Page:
Citizenship #usa #general


bobmalakoff@...
 

My late mother came to the US in 1913 from what is now Biarosa, Belarus at the tender age of 6 months.  The only naturalization information that I can find is for my Grandmother dated 1945, but nothing for my Grandfather.  She married my father, a natural born citizen, in the 1930's.  Can I conclude that she was not a citizen?  Were the laws different then?


Dahn Cukier
 

Hello,

1) The laws change constantly.

2) The 1940 census asks if the person is a naturalized US citizen

3) She would probably be on her fathers papers, that you have
not found them may be due to them not yet being indexed. Check your
grandmother's papers for any reference to her husband's status and
check the various court houses in the area. In NYC that would be
Southern NY, Eastern NY and the courts of the different counties.
Without a date, I would not begin to search.
I would wait for a company to index and check back from time to time.
Each company indexes different sources, try as many as you can, look out for
free access and take advantage of those days.

My grandmother's papers showed her husband's date and a number
(that I do not remember which), and I found the papers in Manhattan, but
it took weeks via the internet.

I think it was Ancestry that has scans of the records, but has not yet
indexed, you can search the scans.

Dani

When you start to read readin,
how do you know the fellow that
wrote the readin,
wrote the readin right?

Festus Hagen
Long Branch Saloon
Dodge City, Kansas
(Gunsmoke)


On Thursday, August 20, 2020, 08:43:51 PM GMT+3, bobmalakoff via groups.jewishgen.org <bobmalakoff=verizon.net@...> wrote:


My late mother came to the US in 1913 from what is now Biarosa, Belarus at the tender age of 6 months.  The only naturalization information that I can find is for my Grandmother dated 1945, but nothing for my Grandfather.  She married my father, a natural born citizen, in the 1930's.  Can I conclude that she was not a citizen?  Were the laws different then?


Barbara Ellman
 

She could have been naturalized under her father's naturalization.   After age of 18 she could applied for citizenship herself.  With law changes in the 1920s, she could not get naturalization through marriage.

Did you look for a naturalization petition under your mother's name?  I would do so before assuming that she not a citizen.



--
Barbara Ellman
Secaucus NJ USA
HASSMAN, SONENTHAL, DAUERMAN, LUCHS - Drohobycz, Ukraine
HIRSCHHORN, GOLDSTEIN, BUCHWALD - Dolyna, Ukraine
ELLMAN, COIRA, MAIDMAN - Minkovtsy, Ukraine
KAGLE, FASS - Ulanow, Poland


bobmalakoff@...
 

The 1930 Census appears to show my mother (age 17 at the time) and her parents as naturalized citizens.  What confuses me is a Petition for Naturalization [of a Married Person, under Sec. 310(a) or (b). 322 or 312 of the Nationality Act of 1940 (S4 Stat. 1144-1145] for my grandmother from 1941. (US District Court, Newark NJ)  Upon further reading it states that she was naturalized on May 28, 1924. I don't understand why she had to petition again.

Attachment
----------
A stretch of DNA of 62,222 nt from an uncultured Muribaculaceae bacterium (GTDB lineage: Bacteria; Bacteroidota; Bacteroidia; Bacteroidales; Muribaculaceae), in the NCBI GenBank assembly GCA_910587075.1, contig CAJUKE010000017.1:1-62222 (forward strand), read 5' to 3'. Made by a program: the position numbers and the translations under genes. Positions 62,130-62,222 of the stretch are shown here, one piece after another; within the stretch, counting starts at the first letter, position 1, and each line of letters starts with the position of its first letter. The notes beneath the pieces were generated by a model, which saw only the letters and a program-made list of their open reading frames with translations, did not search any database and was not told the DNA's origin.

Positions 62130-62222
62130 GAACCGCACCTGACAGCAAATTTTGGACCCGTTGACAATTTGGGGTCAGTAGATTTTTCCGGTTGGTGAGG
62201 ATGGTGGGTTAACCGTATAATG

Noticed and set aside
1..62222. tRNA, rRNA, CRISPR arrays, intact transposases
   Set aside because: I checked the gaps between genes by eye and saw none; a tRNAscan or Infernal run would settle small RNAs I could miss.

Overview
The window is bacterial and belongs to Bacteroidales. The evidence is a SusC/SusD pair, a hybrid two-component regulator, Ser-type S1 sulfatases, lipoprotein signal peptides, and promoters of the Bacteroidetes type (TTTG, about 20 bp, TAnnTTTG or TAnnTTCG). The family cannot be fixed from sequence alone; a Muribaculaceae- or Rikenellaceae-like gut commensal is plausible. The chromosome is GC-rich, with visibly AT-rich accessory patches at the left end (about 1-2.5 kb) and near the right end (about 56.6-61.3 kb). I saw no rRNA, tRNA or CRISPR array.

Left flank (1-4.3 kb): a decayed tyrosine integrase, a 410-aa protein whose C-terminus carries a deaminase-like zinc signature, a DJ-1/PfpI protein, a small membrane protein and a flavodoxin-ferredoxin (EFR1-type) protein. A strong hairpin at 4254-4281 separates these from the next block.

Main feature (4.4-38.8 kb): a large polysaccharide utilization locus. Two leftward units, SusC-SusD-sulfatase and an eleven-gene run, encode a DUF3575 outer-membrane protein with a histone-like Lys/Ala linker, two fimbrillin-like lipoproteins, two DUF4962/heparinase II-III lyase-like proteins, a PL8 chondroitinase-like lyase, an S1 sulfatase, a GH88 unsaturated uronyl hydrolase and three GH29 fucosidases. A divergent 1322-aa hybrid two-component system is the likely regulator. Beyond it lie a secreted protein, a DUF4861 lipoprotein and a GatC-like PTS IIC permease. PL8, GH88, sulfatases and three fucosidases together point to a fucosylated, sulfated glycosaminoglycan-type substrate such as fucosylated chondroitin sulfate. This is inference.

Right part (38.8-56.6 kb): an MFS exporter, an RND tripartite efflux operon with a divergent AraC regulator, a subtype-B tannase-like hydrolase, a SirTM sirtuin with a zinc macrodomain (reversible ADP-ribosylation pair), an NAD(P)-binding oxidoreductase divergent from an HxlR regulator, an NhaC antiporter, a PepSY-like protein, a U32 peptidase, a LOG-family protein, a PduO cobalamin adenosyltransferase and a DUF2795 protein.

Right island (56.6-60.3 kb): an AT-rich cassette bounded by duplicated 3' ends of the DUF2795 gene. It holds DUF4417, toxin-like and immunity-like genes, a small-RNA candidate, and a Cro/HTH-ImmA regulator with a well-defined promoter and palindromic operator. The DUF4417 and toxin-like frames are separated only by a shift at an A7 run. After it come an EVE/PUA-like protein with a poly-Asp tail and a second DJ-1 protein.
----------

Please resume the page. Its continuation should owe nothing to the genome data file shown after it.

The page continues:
Bob Malakoff
Pittsburgh,PA 


Susan&David
 

Your GM seems to have  reapplied voluntarily, not remembering the past. What does the 1940 census say about her citizenship?

David Rosen
Boston, MA   

On 8/22/2020 3:02 AM, bobmalakoff via groups.jewishgen.org wrote:
The 1930 Census appears to show my mother (age 17 at the time) and her parents as naturalized citizens.  What confuses me is a Petition for Naturalization [of a Married Person, under Sec. 310(a) or (b). 322 or 312 of the Nationality Act of 1940 (S4 Stat. 1144-1145] for my grandmother from 1941. (US District Court, Newark NJ)  Upon further reading it states that she was naturalized on May 28, 1924. I don't understand why she had to petition again.
 
Bob Malakoff
Pittsburgh,PA 


Sherri Bobish
 


Bob,

Maybe she petitioned in 1924, but did not complete the process at that time?

Have you seen the documentation from both 1924 and 1941?

Regards,

Sherri Bobish


Stephen Weinstein
 

Bob,

At one time, a woman who married a citizen automatically became a citizen.  Also, a woman citizen who married a non-citizen automatically lost her citizenship.  The law has changed; citizenship is no longer automatically gained or lost through marriage.  If your mother married your father when women automatically acquired citizenship by marriage to (male) citizens, then she was a citizen.


At all times, there were records that had spelling mistakes and there were name changes.  At some times, there were records that don't survive for various reasons or can't be found easily.  You cannot conclude that someone was not a naturalized citizen merely because you have not found a record of it.

In summary,

Can I conclude that she was not a citizen?  No
Were the laws different then? Yes


Stephen Weinstein
Camarillo, CA


bobmalakoff@...
 

My mother and her parents were listed as naturalized in the 1930 and 1940 Census. I was told that based on the Cable Act of 1922, all women naturalized after the law became effective needed to be naturalized in their own right, not through their husband's naturalization.  That explains the 1941 petition.

Thanks to everyone who has responded here or in private.

Bob Malakoff
Pittsburgh, PA
bobmalakoff@...